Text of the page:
2. a fusion reactor, which went online in 2063 in an excavated underground facility some distance from the base itself. Between the two, the moon base was free of all power insufficiency problems, and was able to begin considering transmitting power to other facilities on the moon, or even back on earth.
  3. the first underground barracks (2062), later to be expanded into the large city Moonbase one is today. These were initially linked to the surface through airlocks removed from spacecraft, and were kept airtight through a functional polymer spray developed specifically for the environment. The polymer was manufactured on earth until 2064, on the Japanese orbital space station until 2066, and on the moon itself after that point.
  4. the linear acceleration catapult. Construction was begun in 2061, and the catapult system became capable of launching light (<1000 kg) loads by 2063. The system was gradually expanded until it reached its present 4300-kg capacity in 2072. This catapult was used to provide material for the construction of the initial Japanese station at L-4, beginning in 2063. It is still used today by the Mitsuboshi Starframes L-4 Plant. The catapult has a total track length of 26 km, with a cargo launch force of 5g (33 seconds). A second catapult was planned by Mitsuboshi Starframes to launch at 10g (17 seconds, track length of 14.1 km), but it was never completed.
  5. an open pit mine. Located about 2 km from the base itself, this open pit mine was set up to procure the iron and titanium required for construction of the L-4 station. While the largest deposits of both metals lie in the equatorial mares of nearside, polar deposits were sufficiently large to make open-pit mining economically possible, and provide all the material needed for L-4 construction. Long-term planning foresaw the construction of a second lunar base in the equatorial region, with the polar base to handle exclusively ice mining, but this plan was also eventually scuttled.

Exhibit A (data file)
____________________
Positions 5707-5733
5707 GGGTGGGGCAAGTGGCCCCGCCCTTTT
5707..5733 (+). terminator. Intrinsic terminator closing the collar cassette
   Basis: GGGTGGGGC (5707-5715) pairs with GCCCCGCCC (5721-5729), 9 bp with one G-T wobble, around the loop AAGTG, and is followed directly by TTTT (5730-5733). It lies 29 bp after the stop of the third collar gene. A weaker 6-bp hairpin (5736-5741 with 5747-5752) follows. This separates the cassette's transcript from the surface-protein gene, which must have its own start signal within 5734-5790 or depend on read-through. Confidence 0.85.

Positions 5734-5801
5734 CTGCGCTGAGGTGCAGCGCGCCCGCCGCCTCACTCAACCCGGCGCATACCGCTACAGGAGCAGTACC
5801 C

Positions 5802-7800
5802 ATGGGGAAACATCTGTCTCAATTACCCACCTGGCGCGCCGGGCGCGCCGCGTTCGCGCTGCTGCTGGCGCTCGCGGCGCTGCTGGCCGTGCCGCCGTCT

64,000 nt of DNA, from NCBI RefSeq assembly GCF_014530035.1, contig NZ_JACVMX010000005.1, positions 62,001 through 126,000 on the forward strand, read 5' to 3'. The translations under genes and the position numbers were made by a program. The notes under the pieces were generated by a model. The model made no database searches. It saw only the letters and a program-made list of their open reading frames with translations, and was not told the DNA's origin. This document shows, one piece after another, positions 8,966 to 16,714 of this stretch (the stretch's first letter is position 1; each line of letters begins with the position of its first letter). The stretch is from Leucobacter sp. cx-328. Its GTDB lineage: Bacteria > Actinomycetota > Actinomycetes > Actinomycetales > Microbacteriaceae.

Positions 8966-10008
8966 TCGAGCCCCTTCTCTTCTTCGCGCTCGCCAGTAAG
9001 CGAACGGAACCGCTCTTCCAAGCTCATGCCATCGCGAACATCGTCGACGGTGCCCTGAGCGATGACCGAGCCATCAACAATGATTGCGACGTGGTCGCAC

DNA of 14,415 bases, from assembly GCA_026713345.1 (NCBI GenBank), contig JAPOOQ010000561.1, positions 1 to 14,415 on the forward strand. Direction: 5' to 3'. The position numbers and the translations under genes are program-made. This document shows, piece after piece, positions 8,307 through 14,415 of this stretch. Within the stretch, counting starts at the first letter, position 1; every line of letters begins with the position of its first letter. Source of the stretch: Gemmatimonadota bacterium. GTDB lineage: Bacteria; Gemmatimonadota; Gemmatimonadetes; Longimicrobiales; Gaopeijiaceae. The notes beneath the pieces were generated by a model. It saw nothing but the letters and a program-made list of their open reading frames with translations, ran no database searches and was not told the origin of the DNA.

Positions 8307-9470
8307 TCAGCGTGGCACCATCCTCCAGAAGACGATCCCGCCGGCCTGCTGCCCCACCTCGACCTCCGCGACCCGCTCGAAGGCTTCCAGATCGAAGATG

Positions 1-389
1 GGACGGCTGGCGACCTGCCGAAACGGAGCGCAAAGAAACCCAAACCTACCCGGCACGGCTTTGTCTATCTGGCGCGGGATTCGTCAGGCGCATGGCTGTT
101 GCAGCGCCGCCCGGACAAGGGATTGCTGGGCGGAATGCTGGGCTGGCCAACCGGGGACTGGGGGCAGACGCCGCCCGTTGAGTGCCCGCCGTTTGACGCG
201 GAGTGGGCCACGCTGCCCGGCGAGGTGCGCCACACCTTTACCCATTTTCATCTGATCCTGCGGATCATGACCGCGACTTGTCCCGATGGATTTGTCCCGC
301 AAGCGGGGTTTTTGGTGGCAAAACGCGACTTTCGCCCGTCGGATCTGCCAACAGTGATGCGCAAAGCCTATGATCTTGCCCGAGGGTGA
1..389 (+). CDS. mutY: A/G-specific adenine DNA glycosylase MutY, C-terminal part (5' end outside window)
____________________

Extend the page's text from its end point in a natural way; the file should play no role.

6. an ice mine. Situated about 3.5 km from the base, the ice mine was a high-priority development because it assured the base of oxygen and hydrogen: essential for both breathing and fuel. With the addition of carbon from other sources (initially imported, later lunar and finally asteroidal), Japanese synthetic chemistry was able to fabricate most of the polymers needed to fulfill local manufacturing requirements.

From about 2063 through about 2075 the moon base experienced its "boom years." There was considerable corporate and government investment into development of lunar resources, and massive expansion of the base itself. The original plan called for a multi-ringed underground structure divided into six segments, and by 2075 three of these segments were completed and the remaining three partially so. There were also to be two ship landing facilities with a central elevator capable of dropping the ship down into a room which could be pressurized for shirtsleeve operations. Only one of these facilities was ever completed, although the excavation for the second was performed.

In 2076, however, the president of Mitsuboshi Shipbuilding Corporation (later renamed Mitsuboshi Starframes Corporation) announced that the majority of its mining operation would be transferred from the moon to the asteroids, with the construction of a new asteroidal mining facility. As Mitsuboshi directly or indirectly accounted for about 35% of total cashflow at the moon base, this was a massive blow. The Japanese government met with Mitsuboshi and requested cooperation, but Mitsuboshi refused, claiming that it would be unable to fulfill orders for starships without the asteroidal input. It did, however, make the decision to continue to purchase specific types of raw materials from the moon, and continues to maintain a small office there now for that purpose.

As the effects of the Mitsuboshi decision rippled through Japanese society, and it became apparent that the real potential lay in the asteroids and beyond, more and more firms followed the path pioneered by Mitsuboshi, and by 2084 the cash flow of the moon base had dropped to about a quarter of what it was in 2075.